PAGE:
It’s been a busy couple of months for Ed McIntyre. In April, the local restaurateur opened the third rendition of his seafood and oyster bar concept on St. Charles Avenue. Now, less than six months later, McIntyre has opened a fourth location of Mr. Ed’s Oyster Bar and Fish House (301 N. Carrollton Ave., 504-606 -6220) on Carrollton Avenue in Mid-City.

“After this one, I’m taking a little break for a while,” McIntyre said Wednesday, a day after the new restaurant opened its doors. The oyster bar is the seventh restaurant for McIntyre, who runs restaurants in Jefferson and Orleans parishes. In 2013, McIntyre opened the first Mr. Ed’s Oyster Bar & Fish House in the former home of legendary Metairie seafood house Bozo’s.

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Tuesday, September 27, 2016

On the Clock: Dinah Maygarden, UNO Coastal Education Program director

Posted By on Tue, Sep 27, 2016 at 2:48 PM

Dinah Maygarden unwinds from a day of science education workshops.
  • Dinah Maygarden unwinds from a day of science education workshops.

If you were to drive east on Chef Menteur Highway, past the motley blocks of businesses in various states of well-being, past the Pleasantville-on-stilts development at Venetian Isles, and over the rickety truss bridge at Chef Menteur Pass, eventually you’d find a three-story waterfront building emblazoned with a comically large University of New Orleans (UNO) Privateer logo. 

There, you might find, as I did, a large group of squirming third-graders vastly outnumbering their adult chaperones, all anxious to start one of science educator and UNO Coastal Education Program director Dinah Maygarden’s activities at the UNO Coastal Education and Research Facility (CERF).

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"RIP affordable neighborhoods": New Orleans residents stage protest and "funeral" as the City Council prepares for short-term rental vote

Posted By on Tue, Sep 27, 2016 at 1:30 PM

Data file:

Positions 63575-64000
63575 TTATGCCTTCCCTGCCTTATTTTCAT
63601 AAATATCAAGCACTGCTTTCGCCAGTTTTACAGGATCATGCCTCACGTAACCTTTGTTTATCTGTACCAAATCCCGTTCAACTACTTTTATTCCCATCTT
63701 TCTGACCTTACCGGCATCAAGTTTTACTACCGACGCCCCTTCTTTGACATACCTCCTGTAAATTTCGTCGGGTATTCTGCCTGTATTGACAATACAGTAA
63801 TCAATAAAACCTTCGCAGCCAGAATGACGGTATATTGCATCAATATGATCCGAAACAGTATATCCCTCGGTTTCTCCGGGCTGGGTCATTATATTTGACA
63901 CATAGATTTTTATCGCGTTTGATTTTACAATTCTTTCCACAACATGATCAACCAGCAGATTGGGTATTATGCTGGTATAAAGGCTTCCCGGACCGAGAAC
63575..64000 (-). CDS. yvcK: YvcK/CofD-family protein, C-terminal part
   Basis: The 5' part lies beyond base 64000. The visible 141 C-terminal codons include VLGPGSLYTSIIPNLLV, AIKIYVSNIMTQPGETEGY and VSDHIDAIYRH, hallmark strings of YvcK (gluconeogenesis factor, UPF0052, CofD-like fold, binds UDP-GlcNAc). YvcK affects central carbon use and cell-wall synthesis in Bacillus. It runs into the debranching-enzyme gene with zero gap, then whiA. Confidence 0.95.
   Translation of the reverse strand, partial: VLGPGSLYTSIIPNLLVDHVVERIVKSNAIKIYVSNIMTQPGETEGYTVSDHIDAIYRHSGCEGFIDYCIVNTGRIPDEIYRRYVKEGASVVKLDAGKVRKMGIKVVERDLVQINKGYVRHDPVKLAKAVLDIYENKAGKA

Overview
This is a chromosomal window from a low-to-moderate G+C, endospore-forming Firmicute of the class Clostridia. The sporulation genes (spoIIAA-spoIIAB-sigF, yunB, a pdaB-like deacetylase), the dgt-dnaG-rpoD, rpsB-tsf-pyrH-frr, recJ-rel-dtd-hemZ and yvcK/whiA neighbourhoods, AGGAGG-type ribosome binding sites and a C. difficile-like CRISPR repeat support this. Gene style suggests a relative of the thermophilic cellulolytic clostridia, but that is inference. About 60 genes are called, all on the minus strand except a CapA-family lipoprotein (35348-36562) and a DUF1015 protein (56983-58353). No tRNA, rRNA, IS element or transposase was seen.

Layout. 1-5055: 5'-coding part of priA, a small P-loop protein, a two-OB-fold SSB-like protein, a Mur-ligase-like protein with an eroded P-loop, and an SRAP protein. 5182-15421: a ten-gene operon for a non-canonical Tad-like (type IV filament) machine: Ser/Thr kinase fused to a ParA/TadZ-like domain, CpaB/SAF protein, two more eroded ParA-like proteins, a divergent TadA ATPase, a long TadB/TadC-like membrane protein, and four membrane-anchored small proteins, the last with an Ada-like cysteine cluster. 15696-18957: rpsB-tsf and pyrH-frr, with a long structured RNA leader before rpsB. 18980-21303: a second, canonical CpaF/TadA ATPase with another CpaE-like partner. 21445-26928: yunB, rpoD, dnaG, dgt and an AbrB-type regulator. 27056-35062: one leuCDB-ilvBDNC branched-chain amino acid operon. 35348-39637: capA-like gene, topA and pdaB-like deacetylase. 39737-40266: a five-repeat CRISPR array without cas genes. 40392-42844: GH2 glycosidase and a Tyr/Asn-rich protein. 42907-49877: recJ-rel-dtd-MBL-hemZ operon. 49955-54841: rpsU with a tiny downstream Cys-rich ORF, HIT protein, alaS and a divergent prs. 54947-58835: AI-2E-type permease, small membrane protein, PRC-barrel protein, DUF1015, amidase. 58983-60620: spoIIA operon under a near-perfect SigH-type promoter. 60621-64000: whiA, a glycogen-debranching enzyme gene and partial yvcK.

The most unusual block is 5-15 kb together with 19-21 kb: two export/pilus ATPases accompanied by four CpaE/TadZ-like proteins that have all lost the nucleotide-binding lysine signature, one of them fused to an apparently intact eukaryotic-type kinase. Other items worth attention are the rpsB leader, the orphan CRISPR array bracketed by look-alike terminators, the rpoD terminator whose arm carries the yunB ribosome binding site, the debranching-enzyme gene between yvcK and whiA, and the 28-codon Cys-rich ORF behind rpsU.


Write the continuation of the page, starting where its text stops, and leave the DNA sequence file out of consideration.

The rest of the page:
A political theater protest against whole-home short-term rentals in New Orleans included coffins for "affordable housing" and "actual neighbors."
  • A political theater protest against whole-home short-term rentals in New Orleans included coffins for "affordable housing" and "actual neighbors."

From the steps of City Hall, the Treme Brass Band provided the soundtrack for a funeral march following the deaths of "affordable neighborhoods" and "actual neighbors," casualties of the proliferation of short-term rentals in New Orleans. At least that's the future to come, according to several neighborhood groups, if whole-home rentals through companies like Airbnb are allowed to operate in New Orleans.

Staging a political theater protest and march Sept. 27, artists and neighborhood groups (including Neighbors First for Bywater, the Faubourg St. Roch Improvement Association and Faubourg Marigny Improvement Association) carried two caskets, placards illustrating short-term rental listings, and signs representing each New Orleans neighborhood saying "no" to whole-home rentals. The march turned into a dirge as the band played "A Closer Walk with Thee" before disbanding at City Hall, where caricatures of New Orleans City Councilmembers lay on the steps.

In August, the New Orleans City Planning Commission (CPC) agreed to prohibit short-term rentals in residential neighborhoods, but commercially zoned areas don't fall under the same restrictions. The City Council will have final say on new short-term rental rules when it votes on the CPC's recommendations on Oct. 6,

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Bayou Country Superfest moves to Superdome for May 26-28, 2017 event

Posted By on Tue, Sep 27, 2016 at 11:00 AM

IAM CHIHANG2/CREATIVE COMMONS
  • IAM CHIHANG2/CREATIVE COMMONS

Bayou Country Superfest will move from LSU Tiger Stadium in Baton Rouge to the Superdome for its 2017 Memorial Day weekend event, according to a press release from Festival Productions.

LSU's Tiger Stadium will be unavailable due to scheduled renovations.

The 2016 Bayou Country Superfest featured Jason Aldean, Dierks Bentley, Luke Bryan. Eric Church, Lady Antebellum, Brothers Osborne, Little Big Town and others. The 2017 music lineup will be announced Dec. 1. The festival runs May 26-28, 2017.

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Brewsday Tuesday: Royal Brewery to open in New Orleans East

Posted By on Tue, Sep 27, 2016 at 9:00 AM

NORA MCGUNNIGLE
  • Nora McGunnigle

Raymond and Mandy Pumilia, owners and founders of Royal Brewery New Orleans, have been working to transform an industrial space in New Orleans East into the brewery they’ve dreamt about since serving friends home-brewed beer at their Royal Street home.

The brewery's tanks are in place and if all goes well, the Pumilias will start brewing by the end of the year.

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Monday, September 26, 2016

Y@ Speak: debatable

Posted By on Mon, Sep 26, 2016 at 6:38 PM


Remember 20 years ago when you tweeted about Disney's gumbo recipe? This week's edition spans a little longer than usual because we missed you last week. But this past week? I don't have enough fingers to chef kiss. David Duke looked like the end of Raiders of the Lost Ark, Beyonce and Big Freedia are the only people that New Orleans fans are happy about playing in the Superdome so far this month, and we begin the inaugural Complaining About the Fried Chicken Festival.